i remember eating out with my grandparents a month ago, and the service was bad and slow.. i specifically asked for the cilantro to be taken off my dish, but they brought it out 30 minutes later with the stuff alll over it. totally ruined my life right there. another thing that's hard to get away from.. is salsa with cilantro in it.
luckily, i don't think chili's salsa has any, but on the borders does. stay away from that place."
- Elizabeth Dallas, TX
"If you're reading this you are most likely allergic to cilantro...I know I am, and here is my story.
One day in my high school biology class in Salt Lake City, UT the instructor walked around and placed a small green sprig of a parsley-looking plant in front of each student. He gave the explicit instructions "Do NOT touch, eat or smell this plant until I tell you to do so. If you do I'll give you a zero for today's grade." Strong words
I thought "This is odd...when did we switch from genetics to botany?" We hadn't switched; I was about to painfully discover what would be my nastiest allergy.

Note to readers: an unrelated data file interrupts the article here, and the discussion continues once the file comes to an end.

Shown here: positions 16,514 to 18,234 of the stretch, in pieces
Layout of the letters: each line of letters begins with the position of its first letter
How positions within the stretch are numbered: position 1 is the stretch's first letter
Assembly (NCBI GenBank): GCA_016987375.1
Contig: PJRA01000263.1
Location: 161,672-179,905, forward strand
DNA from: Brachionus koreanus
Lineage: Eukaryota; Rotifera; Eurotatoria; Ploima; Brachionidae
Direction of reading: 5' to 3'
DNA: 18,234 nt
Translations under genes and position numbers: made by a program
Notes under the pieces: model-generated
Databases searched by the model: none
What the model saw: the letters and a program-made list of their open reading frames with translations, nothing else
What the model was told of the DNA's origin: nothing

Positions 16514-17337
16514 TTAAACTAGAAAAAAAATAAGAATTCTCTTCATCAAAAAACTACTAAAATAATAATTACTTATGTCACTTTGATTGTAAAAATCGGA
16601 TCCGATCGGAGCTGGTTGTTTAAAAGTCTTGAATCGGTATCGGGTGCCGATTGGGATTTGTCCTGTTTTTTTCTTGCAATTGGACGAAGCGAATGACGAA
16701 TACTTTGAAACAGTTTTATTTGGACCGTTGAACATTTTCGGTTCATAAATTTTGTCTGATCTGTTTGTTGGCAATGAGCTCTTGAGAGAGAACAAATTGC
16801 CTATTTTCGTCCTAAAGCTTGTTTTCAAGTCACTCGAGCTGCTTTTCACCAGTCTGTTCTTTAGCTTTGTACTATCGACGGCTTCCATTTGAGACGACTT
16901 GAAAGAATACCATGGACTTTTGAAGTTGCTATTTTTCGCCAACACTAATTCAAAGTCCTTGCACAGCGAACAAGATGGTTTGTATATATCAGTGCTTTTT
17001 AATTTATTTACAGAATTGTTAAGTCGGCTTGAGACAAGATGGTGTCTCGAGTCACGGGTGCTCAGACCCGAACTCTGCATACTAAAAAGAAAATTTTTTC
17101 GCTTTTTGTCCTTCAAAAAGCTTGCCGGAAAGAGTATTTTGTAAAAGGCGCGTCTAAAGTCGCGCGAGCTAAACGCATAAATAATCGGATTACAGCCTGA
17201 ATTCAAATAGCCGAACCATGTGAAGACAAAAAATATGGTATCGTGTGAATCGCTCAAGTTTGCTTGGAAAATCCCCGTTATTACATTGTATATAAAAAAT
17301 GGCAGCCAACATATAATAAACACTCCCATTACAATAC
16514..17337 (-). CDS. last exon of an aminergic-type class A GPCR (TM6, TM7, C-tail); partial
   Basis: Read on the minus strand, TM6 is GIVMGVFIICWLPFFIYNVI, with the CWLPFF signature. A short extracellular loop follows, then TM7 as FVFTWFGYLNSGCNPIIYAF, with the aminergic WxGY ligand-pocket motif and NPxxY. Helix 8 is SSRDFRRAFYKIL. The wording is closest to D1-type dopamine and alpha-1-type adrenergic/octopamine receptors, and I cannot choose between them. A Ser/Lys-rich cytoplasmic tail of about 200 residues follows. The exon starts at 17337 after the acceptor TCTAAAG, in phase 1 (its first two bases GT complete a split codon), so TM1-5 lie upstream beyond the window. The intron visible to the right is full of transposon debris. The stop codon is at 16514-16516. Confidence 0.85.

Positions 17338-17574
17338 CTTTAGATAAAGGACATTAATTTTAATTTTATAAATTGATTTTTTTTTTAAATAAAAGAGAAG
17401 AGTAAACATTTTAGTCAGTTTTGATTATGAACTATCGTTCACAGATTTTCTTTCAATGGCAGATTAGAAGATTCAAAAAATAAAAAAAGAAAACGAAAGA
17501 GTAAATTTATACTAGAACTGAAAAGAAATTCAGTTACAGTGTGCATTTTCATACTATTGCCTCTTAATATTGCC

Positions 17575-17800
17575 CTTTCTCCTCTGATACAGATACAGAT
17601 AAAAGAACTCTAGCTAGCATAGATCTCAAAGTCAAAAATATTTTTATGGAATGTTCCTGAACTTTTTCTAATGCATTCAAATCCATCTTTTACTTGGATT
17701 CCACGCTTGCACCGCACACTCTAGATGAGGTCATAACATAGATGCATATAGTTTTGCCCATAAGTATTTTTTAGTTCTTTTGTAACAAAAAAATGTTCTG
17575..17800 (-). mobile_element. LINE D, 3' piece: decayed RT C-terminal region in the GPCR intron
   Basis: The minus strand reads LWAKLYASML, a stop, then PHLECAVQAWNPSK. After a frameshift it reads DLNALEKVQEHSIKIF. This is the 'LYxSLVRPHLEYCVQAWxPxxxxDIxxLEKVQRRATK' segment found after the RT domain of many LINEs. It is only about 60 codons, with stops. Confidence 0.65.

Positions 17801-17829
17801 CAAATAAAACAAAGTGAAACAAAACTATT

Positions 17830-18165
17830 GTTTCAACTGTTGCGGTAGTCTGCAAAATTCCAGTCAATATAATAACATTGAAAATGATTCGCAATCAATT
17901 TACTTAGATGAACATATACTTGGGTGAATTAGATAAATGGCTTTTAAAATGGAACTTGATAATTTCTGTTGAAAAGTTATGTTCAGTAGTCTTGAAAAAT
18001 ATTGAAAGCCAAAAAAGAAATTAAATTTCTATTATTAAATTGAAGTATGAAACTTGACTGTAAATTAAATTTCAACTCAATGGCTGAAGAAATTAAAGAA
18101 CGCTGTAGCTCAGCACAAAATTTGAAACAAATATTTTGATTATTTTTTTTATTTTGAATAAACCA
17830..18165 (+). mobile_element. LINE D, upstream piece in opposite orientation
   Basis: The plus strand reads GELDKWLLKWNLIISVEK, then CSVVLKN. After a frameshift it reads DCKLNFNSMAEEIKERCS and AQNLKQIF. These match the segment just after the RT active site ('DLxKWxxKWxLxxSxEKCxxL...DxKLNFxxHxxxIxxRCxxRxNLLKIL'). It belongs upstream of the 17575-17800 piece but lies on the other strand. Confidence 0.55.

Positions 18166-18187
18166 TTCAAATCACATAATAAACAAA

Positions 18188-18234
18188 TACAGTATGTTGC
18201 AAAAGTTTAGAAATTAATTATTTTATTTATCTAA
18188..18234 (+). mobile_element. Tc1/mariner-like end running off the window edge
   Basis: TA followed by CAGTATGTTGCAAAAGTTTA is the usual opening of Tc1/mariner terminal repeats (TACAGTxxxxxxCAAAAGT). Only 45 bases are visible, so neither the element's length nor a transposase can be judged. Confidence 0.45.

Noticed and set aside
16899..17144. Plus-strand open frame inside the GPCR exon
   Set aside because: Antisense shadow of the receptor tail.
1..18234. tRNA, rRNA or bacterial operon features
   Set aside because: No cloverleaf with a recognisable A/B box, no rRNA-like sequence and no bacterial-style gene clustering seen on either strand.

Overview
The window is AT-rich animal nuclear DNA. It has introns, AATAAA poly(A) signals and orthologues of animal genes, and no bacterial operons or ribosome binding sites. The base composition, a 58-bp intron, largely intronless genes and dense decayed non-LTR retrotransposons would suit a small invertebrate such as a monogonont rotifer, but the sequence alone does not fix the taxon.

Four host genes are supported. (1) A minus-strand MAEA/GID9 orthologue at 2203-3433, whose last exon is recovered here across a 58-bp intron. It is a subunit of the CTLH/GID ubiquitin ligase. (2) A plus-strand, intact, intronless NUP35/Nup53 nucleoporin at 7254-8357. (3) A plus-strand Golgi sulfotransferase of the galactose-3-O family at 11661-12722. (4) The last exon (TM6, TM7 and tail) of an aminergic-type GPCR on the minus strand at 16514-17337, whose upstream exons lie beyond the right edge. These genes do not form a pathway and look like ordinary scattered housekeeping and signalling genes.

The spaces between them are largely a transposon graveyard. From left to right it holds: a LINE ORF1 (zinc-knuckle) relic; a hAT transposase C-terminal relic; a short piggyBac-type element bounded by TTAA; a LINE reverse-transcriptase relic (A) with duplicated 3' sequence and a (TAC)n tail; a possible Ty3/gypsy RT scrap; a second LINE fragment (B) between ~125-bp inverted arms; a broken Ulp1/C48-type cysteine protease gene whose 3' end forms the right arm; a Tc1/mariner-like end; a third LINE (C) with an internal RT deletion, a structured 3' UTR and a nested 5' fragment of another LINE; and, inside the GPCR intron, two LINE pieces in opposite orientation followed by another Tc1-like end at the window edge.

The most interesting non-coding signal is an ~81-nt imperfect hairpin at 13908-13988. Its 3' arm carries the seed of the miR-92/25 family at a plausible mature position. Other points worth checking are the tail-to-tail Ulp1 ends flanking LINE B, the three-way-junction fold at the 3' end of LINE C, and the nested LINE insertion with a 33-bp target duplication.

"On the count of three" he continued, "place the sample in your mouth and observe what happens."
I'm intrigued, so I willingly submit myself to become an unhappy lab rat in this twisted experiment of his.
He counts slowly, enjoying the confused pubescent tension. On "three" I place the vile, green lace on my tongue and suck on it a little, the stem still poking between my pursed lips. Instantly my mouth fills with a vapor that tinges the back of my nostrils. It has a taste I can only describe as burning soap, and has the same effect on my tongue as a habanero pepper; it swells slightly and I can feel my blood pulse through the muscle.